Even if you have only a small budget to spend on the wedding centrepieces for your reception, it doesn't mean that you have to compromise on style.
These cheap wedding centrepieces look much more expensive than they are. These ideas will help you come up with a centrepiece that will have your guests talking about just how stunning they are.
Besides being inexpensive, these projects are also easy and quick to put together, giving you more time for other wedding tasks.
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Floral centrepieces are given at receptions. They help you decorate your event's space with the colours in your palette and add dimension to any table. But choosing the right décor for your party is a daunting task, and it's especially tough when certain blooms and materials come with high price tags. With so many other elements to budget for, how can you achieve the look you want without breaking the bank?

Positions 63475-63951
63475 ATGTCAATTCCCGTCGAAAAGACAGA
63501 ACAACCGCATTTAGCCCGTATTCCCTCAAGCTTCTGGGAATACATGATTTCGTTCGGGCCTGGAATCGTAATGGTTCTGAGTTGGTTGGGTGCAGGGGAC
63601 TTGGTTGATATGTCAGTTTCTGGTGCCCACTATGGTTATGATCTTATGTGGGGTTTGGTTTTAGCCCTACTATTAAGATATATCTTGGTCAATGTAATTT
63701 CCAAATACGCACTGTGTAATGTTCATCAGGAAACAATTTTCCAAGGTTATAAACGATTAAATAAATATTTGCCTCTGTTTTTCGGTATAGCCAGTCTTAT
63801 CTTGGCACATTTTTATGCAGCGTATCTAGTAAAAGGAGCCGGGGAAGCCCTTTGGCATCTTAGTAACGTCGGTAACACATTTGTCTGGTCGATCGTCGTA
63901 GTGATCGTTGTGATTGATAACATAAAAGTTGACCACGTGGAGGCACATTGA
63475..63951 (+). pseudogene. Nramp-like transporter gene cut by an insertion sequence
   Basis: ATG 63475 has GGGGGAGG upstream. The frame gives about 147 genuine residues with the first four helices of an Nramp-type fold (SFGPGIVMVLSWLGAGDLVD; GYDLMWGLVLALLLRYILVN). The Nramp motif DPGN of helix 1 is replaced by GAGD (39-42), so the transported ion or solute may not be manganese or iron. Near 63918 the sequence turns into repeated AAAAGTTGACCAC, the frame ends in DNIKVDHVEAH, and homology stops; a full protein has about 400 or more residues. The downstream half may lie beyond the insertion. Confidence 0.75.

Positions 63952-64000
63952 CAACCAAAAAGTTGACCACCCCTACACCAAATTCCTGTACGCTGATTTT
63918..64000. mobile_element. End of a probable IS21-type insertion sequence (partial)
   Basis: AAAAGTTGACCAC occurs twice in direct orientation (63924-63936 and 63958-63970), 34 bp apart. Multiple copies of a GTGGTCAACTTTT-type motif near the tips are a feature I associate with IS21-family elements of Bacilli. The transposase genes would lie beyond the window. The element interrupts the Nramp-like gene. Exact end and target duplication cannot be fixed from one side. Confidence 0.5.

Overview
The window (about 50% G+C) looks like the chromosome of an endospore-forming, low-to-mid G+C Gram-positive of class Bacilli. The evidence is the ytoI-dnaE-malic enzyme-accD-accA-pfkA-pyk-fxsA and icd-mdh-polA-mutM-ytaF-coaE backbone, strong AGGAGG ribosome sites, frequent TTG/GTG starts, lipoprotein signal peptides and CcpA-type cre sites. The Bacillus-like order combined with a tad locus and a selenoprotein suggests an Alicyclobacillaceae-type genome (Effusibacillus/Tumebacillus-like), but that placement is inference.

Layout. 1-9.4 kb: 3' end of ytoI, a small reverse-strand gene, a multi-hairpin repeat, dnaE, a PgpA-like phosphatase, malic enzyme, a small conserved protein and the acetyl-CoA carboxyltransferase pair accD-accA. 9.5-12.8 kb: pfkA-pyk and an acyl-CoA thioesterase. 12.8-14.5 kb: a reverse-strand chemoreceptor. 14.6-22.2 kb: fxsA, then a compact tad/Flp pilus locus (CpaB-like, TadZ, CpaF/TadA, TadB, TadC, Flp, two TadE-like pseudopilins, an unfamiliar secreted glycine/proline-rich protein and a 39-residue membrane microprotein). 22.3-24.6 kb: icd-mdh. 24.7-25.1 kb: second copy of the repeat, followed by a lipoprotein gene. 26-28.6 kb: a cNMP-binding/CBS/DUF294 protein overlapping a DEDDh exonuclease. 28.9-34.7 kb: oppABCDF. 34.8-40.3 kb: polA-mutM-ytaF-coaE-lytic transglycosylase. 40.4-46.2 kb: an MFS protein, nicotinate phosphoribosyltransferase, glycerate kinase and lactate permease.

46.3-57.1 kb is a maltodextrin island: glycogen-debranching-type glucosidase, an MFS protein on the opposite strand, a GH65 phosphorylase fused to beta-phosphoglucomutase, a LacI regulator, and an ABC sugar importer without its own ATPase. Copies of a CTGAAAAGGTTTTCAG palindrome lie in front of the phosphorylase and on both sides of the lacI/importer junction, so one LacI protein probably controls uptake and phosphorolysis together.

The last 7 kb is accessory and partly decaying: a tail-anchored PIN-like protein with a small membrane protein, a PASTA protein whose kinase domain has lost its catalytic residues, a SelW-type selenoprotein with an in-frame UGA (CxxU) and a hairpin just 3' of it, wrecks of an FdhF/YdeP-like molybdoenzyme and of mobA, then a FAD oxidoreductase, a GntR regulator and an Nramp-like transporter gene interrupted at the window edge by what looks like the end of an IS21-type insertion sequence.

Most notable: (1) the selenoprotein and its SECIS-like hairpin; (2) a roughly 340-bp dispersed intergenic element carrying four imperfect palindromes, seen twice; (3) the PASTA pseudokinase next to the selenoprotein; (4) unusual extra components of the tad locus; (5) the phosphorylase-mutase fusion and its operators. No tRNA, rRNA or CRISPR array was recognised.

First, turn to affordable flora. Top floral designer Mindy Rice recommends stock flowers, wax flowers, snapdragons, hydrangea, and even spray or standard roses in lieu of garden roses, which are more expensive. Blooms like sunflowers and tulips are also cheap but still beautiful. If you love a pricier flower, "use it sparingly," advises Rice. You can opt for a minimalist design, or make bigger arrangements using inexpensive fillers.
Check out our post on Wedding Decor DIY.
Second, look beyond flowers. Rice recommends thinking "outside of the box" and considering greenery, for example. Fruits and veggies work, too. You can also put the focus on your display tactics, rather than what you're displaying. "If you have a tighter budget, try using plants in amazing vessels," she shares. Alternatively, you can skip natural accents altogether, and try paper blooms or something entirely non-floral, like candles.
Rice's final tip? "Do a little research on local growers and local product." How you source (some providers offer lower rates), where you source from (availability depends on location), and when you source (in-season flowers are typically more inexpensive) all matter. See her ideas—and more—come to life in the inspiration ahead.